We need to see fellow, like-minded, Gospel-centered, Word-driven, Christ-exalting churches as partners, not competitors.
This past Sunday, my family and I took a stay-cation and visited a church in the area. I was due some Sunday vacation time, plus it was my wife’s birthday, so we decided to worship with the saints at Cornerstone Church in Lone Tree, CO. Mike Atherton, the lead pastor at Cornerstone, is a good friend with whom I serve in the trenches in state convention work, along with other endeavors in our city’s Baptist association. They have an impressive facility: a place to get coffee, nice children’s check-in, and even a fireplace–helpful on a single-digit-temperature morning!
But when it comes right down to it, it’s all about worshipers coming together, singing to the Lord, encouraging each other, and hearing the Word, and reaching the community creatively, consistently, and intentionally. I’m thankful for such a gospel partner.
I make a big deal out of this because I haven’t always seen fellow churches in places where I’ve ministered as partners. I’ve sometimes seen them as competitors. When I was a youth pastor in South Florida, God allowed it to grow from about 15 kids to 50. But I’d look at the church up the road and they brought in over 100 kids. Sure, we had a basketball goal and an open field. But they had ping-pong, video games, TVs, the works. And yes, while we made some adjustments, our youth ministry couldn’t pull their numbers.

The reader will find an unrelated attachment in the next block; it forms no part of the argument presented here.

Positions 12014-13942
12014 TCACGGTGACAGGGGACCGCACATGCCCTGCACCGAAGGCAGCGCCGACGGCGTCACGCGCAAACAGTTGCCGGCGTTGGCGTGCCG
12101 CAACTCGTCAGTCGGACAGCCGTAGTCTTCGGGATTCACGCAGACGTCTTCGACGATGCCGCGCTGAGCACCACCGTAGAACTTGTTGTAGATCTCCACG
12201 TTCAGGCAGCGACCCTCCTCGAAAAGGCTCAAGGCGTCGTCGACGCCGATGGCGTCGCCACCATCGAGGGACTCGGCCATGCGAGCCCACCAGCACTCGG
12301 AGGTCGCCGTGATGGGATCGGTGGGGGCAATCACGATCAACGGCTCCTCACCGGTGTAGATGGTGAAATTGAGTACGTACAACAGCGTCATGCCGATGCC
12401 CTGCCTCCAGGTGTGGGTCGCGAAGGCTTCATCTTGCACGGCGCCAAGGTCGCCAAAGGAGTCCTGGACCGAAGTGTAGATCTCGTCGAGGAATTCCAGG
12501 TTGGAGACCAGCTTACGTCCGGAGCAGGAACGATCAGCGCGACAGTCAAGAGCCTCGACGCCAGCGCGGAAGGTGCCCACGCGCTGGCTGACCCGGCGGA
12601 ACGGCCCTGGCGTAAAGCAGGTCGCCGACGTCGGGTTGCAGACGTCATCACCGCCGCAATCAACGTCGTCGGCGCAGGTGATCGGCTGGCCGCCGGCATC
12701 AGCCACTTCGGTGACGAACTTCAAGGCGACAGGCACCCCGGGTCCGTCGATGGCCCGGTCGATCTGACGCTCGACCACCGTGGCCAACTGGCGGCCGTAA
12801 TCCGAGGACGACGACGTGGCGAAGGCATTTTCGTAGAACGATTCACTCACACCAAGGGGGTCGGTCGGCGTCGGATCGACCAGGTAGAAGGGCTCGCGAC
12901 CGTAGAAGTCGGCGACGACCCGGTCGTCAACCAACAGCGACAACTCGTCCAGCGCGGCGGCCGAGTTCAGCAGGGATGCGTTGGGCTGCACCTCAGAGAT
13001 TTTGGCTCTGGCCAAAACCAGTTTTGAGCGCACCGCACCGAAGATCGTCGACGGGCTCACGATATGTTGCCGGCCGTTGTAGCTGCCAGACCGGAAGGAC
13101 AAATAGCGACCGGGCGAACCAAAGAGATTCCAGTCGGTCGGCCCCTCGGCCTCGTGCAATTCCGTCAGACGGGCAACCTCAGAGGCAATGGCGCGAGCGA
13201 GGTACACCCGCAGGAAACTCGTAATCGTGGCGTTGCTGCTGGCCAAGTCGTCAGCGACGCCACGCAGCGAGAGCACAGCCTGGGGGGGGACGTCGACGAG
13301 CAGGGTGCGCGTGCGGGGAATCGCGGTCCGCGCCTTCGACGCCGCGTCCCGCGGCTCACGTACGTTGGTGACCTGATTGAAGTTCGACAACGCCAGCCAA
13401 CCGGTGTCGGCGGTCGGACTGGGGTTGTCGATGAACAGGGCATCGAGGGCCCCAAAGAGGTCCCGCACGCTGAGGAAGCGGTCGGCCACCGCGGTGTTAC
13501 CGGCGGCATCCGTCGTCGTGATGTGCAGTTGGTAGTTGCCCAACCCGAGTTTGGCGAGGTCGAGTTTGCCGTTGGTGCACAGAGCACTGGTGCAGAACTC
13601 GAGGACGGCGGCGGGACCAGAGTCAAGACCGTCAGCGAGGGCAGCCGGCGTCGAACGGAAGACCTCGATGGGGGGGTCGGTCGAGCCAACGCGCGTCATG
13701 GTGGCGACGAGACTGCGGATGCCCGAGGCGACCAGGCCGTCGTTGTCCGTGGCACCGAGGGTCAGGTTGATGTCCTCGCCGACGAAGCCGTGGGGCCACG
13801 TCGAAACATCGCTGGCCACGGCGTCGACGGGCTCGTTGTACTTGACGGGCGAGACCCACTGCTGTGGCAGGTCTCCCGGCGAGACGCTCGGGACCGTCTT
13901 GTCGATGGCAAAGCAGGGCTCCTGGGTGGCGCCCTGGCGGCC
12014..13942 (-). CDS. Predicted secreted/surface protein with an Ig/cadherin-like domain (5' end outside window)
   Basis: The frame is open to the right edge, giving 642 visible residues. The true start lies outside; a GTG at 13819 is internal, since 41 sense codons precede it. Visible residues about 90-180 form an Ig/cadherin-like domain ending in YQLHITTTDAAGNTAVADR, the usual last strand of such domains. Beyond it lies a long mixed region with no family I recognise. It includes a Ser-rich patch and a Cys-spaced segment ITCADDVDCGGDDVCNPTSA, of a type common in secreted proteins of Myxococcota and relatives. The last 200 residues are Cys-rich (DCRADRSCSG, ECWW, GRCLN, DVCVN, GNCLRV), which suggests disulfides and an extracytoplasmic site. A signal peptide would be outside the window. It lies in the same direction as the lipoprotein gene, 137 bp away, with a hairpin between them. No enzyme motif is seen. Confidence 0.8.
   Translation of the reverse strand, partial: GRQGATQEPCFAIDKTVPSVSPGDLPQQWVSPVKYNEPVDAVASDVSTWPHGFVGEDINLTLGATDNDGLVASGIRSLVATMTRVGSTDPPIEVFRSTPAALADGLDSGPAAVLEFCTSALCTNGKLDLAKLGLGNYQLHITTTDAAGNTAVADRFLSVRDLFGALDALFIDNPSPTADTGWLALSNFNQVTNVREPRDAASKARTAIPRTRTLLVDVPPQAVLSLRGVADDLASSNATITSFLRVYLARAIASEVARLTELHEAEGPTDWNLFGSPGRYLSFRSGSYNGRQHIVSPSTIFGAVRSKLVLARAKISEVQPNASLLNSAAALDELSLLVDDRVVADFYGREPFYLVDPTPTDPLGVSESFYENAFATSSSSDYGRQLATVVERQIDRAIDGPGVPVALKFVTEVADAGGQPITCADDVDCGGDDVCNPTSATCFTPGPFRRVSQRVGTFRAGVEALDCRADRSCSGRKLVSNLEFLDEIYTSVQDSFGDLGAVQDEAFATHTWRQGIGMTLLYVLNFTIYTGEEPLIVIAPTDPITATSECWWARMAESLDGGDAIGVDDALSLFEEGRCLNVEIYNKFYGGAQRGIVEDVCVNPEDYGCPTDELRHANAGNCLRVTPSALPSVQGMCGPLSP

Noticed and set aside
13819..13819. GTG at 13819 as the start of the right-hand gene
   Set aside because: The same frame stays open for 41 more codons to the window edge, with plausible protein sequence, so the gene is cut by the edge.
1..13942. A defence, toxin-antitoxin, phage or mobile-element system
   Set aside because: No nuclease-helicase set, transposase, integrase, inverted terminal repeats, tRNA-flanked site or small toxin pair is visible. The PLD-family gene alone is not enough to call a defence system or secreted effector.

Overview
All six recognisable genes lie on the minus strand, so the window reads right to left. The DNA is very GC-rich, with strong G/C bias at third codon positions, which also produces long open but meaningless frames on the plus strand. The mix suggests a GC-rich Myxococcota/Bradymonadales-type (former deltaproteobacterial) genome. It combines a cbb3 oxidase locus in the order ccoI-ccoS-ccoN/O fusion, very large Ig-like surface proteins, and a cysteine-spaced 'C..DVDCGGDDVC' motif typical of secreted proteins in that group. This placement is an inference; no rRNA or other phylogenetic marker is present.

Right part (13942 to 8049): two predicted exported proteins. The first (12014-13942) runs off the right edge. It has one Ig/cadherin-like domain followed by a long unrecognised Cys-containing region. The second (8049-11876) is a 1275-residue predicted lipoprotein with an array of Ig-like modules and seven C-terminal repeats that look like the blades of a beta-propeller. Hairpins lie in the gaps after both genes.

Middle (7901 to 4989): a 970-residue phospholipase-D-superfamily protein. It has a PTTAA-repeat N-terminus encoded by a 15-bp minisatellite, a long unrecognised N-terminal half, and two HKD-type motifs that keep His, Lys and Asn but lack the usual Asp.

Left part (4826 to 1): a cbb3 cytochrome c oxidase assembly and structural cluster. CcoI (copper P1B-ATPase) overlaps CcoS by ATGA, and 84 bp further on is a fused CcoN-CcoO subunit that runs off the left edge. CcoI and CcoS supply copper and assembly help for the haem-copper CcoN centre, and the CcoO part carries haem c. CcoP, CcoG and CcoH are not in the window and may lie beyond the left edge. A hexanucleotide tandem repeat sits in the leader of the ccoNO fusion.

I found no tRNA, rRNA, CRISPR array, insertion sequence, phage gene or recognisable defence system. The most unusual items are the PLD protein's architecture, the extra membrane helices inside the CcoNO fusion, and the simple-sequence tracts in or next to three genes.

And I began to realize that that’s OK. Was that church teaching the gospel? Yes. Were kids coming to Christ? Yes, they seemed to be from my vantage point. Then, that’s a Kingdom partner, not a Kingdom competitor.
It was then that God started a maturing process that I’m grateful for to this day. Cornerstone runs twice as many as my church, has Upwards, a sweet new facility, and more. Another church nearby have three services, run 3-4 times our count, and are planting other churches. Fifteen years ago when I was early in ministry and more insecure with who I was in Christ, I would look at them with envy and say, “I wish we could be like them!” There’s a danger.
One, God brought me to my church, and as for me, I couldn’t be happier with the people with whom He’s called me to serve.
Secondly, God has called us to be the most faithful Arapahoe Road Baptist Church, not a copy of another. Sure, those other churches are churches to learn from and emulate in their gospel faithfulness, but our aim is not for us to say, “Let’s be like them because they are awesome!” The goal is to say, “Thank you, Lord, for those partners–now let’s work to where we may be a faithful example and Kingdom partner to others.”
Do you have a story about seeing other churches as competitors? Are you still struggling with that, or has God brought you through? Share your story in the comments section.
Thanks again, Mike, for your hospitality and warm welcome at Cornerstone. Give us South Denver, or we die!